Thursday, 4 February 2021

Personalized medicines - where next?

Dr Tim Sandle wearing a face mask

 

 

Medicine and healthcare is undergoing considerable change in terms of the end of the idea of mass production (‘Fordist’) when it comes to certain treatments. In its place, niche drugs are merging in an era of more flexible pharmaceutical production. While it is wrong to draw too precise parallels between wat has occurred in industrialized sectors, like the car industry, with medicine, we are seeing an emerging field of personalized medicine. This includes diagnostic devices (like laboratory tests to measure genetic factors) and therapeutic products.

In recent years there is a trajectory towards positioning medicine and health practices to meet the needs of the individual patient. This means rather than condition x needing drug y, diagnostic testing would be used to select the appropriate therapy for an individual person based on that person’s unique genetic makeup and physical characteristics. There is another reason why personalized medicines could be important. Not only could treatments be more effective, focused treatments could avoid the misuse of medicines or the risks associated with patients being given general treatments not necessarily intended for their particular condition.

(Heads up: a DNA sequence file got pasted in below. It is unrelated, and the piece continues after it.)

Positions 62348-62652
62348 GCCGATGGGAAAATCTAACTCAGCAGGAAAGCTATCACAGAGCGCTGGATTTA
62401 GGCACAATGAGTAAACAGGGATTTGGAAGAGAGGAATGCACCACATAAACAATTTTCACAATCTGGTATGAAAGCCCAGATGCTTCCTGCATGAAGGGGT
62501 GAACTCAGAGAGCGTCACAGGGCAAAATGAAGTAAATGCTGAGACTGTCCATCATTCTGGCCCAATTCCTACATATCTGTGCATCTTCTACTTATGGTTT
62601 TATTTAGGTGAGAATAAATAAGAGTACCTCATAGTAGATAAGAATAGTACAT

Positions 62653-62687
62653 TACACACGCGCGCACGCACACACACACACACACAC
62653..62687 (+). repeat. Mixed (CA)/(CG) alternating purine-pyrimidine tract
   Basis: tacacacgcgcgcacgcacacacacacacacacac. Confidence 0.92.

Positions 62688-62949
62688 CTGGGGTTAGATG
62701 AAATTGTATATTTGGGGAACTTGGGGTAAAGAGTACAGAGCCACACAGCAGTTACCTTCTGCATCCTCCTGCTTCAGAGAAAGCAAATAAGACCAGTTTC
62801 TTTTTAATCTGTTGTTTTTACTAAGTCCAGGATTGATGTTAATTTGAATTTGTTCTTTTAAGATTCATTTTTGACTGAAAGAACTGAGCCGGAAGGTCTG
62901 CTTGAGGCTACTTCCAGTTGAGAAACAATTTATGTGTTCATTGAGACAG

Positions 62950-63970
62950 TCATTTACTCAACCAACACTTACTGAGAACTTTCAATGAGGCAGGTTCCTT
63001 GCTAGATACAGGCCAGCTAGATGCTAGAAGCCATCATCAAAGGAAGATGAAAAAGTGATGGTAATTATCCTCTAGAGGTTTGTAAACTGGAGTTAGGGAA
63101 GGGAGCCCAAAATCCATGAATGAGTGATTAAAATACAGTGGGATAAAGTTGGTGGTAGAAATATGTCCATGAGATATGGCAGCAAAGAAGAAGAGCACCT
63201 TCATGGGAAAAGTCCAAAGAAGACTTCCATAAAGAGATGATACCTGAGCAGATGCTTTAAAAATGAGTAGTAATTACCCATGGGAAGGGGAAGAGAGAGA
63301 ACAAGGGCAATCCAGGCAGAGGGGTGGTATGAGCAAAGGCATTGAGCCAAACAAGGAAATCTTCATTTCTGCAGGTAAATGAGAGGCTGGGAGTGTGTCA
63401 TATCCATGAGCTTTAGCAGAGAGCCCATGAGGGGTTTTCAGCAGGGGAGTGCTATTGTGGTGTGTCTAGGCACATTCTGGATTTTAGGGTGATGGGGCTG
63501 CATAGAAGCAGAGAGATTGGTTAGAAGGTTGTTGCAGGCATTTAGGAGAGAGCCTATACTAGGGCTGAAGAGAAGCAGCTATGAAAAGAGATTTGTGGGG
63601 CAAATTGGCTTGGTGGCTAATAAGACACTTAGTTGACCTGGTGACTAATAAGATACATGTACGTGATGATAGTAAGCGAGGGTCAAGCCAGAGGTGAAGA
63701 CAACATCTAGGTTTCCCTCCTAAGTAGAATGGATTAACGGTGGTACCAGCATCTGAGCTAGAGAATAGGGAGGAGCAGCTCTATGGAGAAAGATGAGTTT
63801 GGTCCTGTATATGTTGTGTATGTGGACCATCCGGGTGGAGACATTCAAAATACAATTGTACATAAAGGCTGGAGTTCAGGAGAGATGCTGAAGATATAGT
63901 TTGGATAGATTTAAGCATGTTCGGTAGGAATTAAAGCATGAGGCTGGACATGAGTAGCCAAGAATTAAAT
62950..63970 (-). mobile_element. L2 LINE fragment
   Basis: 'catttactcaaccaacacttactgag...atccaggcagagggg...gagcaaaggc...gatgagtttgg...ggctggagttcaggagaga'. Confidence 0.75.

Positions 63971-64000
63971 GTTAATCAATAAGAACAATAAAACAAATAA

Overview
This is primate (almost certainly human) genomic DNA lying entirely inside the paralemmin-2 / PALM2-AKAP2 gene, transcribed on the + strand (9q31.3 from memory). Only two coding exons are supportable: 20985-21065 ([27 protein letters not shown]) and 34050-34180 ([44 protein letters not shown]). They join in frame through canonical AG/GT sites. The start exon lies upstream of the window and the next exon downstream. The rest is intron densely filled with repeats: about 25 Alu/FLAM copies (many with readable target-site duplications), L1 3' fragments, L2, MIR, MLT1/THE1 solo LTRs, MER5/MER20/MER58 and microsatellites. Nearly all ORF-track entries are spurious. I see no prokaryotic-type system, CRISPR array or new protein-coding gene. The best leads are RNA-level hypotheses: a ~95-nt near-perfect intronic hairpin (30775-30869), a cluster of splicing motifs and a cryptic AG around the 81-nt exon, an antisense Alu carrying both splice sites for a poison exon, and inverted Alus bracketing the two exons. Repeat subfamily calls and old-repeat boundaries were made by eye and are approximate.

Prescription drugs are the third most common cause of death after heart disease and cancer, for which psychiatric drugs (triggering falls) and non-steroidal, anti-inflammatory drugs (primarily by causing bleeding stomach ulcers and myocardial infarction) are most closely associated with fatalities.

Aside from direct risks, genetic medicines will not work with everyone. Examples include: attention deficit hyperactivity disorder medicine only works for one of 10 preschoolers; cancer drugs are effective for around 25 percent of patients; and anti-depression drugs work with just six of 10 patients.

In this IVT Network blog we take a look at personalized medicines, citing some examples, and considering some of the technologies that help to make them happen.

To read, see the IVT Network

Posted by Dr. Tim Sandle, Pharmaceutical Microbiology Resources (http://www.pharmamicroresources.com/)

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